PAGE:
Coquí Pharma completes design of medical isotope facility

09 April 2015

Coquí RadioPharmaceuticals Corp has completed the schematic design of its $330 million medical isotope production facility to be built in Alachua, Florida. Coquí Pharma will soon enter the detailed design phase as it readies to submit its construction licence application to the Nuclear Regulatory Commission by the end of 2015.

Coqui Pharma isotope plant - 460
How the new medical isotope production facility will look (Image: Coquí Pharma)

The Puerto Rican company, based in Coral Gables, aims to become the first US commercial supplier of the lifesaving radioisotope Molybdenum-99 (Mo-99), which is used in 20 million procedures each year in the USA.

Mo-99 is used in medical equipment to generate Technetium-99m (Tc-99m), the most widely used isotope in nuclear medicine. Mo-99 has a half-life of only 66 hours, meaning that supplies need to be constantly replenished.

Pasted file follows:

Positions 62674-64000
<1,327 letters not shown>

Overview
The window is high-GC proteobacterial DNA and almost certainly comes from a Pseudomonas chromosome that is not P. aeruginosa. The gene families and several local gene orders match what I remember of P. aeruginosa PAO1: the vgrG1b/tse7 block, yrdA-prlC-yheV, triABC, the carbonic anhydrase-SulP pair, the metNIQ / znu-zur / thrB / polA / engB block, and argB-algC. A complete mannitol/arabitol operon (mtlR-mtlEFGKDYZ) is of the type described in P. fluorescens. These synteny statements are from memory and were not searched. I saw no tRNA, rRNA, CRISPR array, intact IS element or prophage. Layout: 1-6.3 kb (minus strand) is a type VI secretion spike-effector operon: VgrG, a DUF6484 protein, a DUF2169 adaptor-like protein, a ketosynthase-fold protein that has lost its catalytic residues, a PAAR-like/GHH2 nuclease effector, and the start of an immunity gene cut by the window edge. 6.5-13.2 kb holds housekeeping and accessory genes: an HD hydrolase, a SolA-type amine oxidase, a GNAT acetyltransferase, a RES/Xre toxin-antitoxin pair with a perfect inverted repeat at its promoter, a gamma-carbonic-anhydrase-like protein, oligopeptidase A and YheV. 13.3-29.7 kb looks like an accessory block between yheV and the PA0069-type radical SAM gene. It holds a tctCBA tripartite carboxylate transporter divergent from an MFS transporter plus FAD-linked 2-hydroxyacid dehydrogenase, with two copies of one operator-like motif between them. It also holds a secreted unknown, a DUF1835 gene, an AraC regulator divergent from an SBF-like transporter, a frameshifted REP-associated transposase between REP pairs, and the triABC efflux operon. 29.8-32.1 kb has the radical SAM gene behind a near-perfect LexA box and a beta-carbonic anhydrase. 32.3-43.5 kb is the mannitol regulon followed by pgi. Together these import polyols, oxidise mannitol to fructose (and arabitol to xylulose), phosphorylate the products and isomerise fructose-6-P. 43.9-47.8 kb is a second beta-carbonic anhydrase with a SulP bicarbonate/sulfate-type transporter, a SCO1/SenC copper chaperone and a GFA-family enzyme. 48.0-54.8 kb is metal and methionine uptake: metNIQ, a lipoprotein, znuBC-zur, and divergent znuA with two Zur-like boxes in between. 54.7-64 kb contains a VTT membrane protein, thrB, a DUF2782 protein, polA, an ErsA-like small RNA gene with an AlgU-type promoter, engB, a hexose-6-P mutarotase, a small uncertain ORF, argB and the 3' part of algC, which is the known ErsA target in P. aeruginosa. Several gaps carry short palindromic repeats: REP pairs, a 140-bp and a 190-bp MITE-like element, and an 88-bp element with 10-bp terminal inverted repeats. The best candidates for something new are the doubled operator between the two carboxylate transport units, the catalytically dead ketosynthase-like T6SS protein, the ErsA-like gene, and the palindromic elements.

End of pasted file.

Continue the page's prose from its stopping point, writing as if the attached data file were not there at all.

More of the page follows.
Canada's National Research Universal reactor, built at Chalk River in 1957, produces 40% of world supply of Mo-99. It is due to be shut down in March 2018.

The closure of that facility presents a major challenge for the industry, Coquí Pharma said, because "there will be no producer from which to purchase Tc-99m in the Western Hemisphere". Existing international production sources of Mo-99 "tend to be older and often unreliable, potentially delaying life-saving diagnostics", it added.

Along with Argentinian nuclear engineering firm INVAP, Coquí Pharma also contracted multi-disciplinary architectural, engineering and environmental firm Gresham, Smith and Partners.

In February, a Canadian-US partnership was announced to create a "new, reliable supply" of medical isotopes for use worldwide. Canada's Nordion and its US parent company Sterigenics International signed partnership agreements with the USA's General Atomics (GA) and the University of Missouri Research Reactor Center (MURR). Through the agreements, sterilization specialist Sterigenics and radioisotope supplier Nordion will be supplied with Mo-99 produced in MURR's research reactor using targets incorporating low-enriched uranium supplied by GA.

Researched and written
by World Nuclear News